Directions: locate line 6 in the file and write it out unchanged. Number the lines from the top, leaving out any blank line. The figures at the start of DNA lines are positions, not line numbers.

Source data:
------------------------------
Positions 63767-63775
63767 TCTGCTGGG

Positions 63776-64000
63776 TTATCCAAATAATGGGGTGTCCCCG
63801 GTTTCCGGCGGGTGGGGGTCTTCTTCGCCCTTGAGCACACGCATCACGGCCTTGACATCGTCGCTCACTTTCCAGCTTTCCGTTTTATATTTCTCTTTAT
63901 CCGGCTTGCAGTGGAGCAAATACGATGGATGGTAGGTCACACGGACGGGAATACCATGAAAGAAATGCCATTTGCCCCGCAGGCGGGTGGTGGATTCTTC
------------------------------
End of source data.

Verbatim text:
63901 CCGGCTTGCAGTGGAGCAAATACGATGGATGGTAGGTCACACGGACGGGAATACCATGAAAGAAATGCCATTTGCCCCGCAGGCGGGTGGTGGATTCTTC